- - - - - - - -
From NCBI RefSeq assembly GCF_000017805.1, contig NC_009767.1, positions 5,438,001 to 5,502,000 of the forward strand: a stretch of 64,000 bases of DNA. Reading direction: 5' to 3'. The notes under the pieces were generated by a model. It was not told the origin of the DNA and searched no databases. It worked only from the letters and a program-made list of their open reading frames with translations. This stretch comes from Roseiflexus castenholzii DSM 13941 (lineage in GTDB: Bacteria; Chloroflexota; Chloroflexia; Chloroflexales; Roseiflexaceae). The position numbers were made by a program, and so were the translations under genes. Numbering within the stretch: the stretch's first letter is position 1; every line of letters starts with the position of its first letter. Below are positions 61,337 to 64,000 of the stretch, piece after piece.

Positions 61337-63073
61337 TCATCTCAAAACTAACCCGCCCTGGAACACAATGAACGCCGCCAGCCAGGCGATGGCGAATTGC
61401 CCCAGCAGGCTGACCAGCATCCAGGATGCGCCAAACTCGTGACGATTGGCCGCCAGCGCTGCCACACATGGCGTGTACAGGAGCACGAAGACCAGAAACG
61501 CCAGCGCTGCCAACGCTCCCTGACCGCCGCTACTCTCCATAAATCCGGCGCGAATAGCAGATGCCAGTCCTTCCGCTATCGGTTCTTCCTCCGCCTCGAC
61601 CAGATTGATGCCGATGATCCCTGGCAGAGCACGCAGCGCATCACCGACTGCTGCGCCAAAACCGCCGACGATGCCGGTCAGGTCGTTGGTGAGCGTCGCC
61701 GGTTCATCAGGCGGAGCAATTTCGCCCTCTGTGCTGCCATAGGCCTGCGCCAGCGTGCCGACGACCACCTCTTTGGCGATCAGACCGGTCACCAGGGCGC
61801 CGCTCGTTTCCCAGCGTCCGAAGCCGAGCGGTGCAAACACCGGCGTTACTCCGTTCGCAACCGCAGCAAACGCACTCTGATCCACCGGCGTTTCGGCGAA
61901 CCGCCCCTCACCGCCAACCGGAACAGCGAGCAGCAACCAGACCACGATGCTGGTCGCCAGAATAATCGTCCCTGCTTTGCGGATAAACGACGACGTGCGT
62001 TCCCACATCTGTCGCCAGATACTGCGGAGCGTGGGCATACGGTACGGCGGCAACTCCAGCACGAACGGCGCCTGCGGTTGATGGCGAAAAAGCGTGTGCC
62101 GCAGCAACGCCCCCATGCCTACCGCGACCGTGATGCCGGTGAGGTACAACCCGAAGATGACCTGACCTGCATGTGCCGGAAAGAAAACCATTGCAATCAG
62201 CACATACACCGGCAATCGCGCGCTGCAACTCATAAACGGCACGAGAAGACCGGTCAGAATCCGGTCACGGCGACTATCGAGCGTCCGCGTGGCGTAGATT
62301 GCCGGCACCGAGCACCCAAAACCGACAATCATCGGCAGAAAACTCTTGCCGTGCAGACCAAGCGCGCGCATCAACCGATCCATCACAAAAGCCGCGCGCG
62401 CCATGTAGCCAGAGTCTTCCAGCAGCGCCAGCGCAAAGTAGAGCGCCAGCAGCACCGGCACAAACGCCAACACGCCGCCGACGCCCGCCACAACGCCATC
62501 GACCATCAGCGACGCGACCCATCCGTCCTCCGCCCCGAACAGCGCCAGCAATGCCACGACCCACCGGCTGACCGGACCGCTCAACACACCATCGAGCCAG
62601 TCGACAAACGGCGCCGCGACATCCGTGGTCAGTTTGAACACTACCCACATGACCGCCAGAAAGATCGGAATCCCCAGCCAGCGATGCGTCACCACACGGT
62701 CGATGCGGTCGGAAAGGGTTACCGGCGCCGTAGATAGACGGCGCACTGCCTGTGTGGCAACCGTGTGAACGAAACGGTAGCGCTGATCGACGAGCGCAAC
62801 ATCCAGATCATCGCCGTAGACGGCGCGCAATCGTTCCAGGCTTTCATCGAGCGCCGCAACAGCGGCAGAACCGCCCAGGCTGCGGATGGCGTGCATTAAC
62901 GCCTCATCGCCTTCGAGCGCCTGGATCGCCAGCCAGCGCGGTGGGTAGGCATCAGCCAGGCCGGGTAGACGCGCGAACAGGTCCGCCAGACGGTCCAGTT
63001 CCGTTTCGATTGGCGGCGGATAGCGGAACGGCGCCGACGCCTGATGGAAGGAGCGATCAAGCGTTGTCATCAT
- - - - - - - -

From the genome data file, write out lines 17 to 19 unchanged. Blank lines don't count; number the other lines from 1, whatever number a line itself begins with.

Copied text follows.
62701 CGATGCGGTCGGAAAGGGTTACCGGCGCCGTAGATAGACGGCGCACTGCCTGTGTGGCAACCGTGTGAACGAAACGGTAGCGCTGATCGACGAGCGCAAC
62801 ATCCAGATCATCGCCGTAGACGGCGCGCAATCGTTCCAGGCTTTCATCGAGCGCCGCAACAGCGGCAGAACCGCCCAGGCTGCGGATGGCGTGCATTAAC
62901 GCCTCATCGCCTTCGAGCGCCTGGATCGCCAGCCAGCGCGGTGGGTAGGCATCAGCCAGGCCGGGTAGACGCGCGAACAGGTCCGCCAGACGGTCCAGTT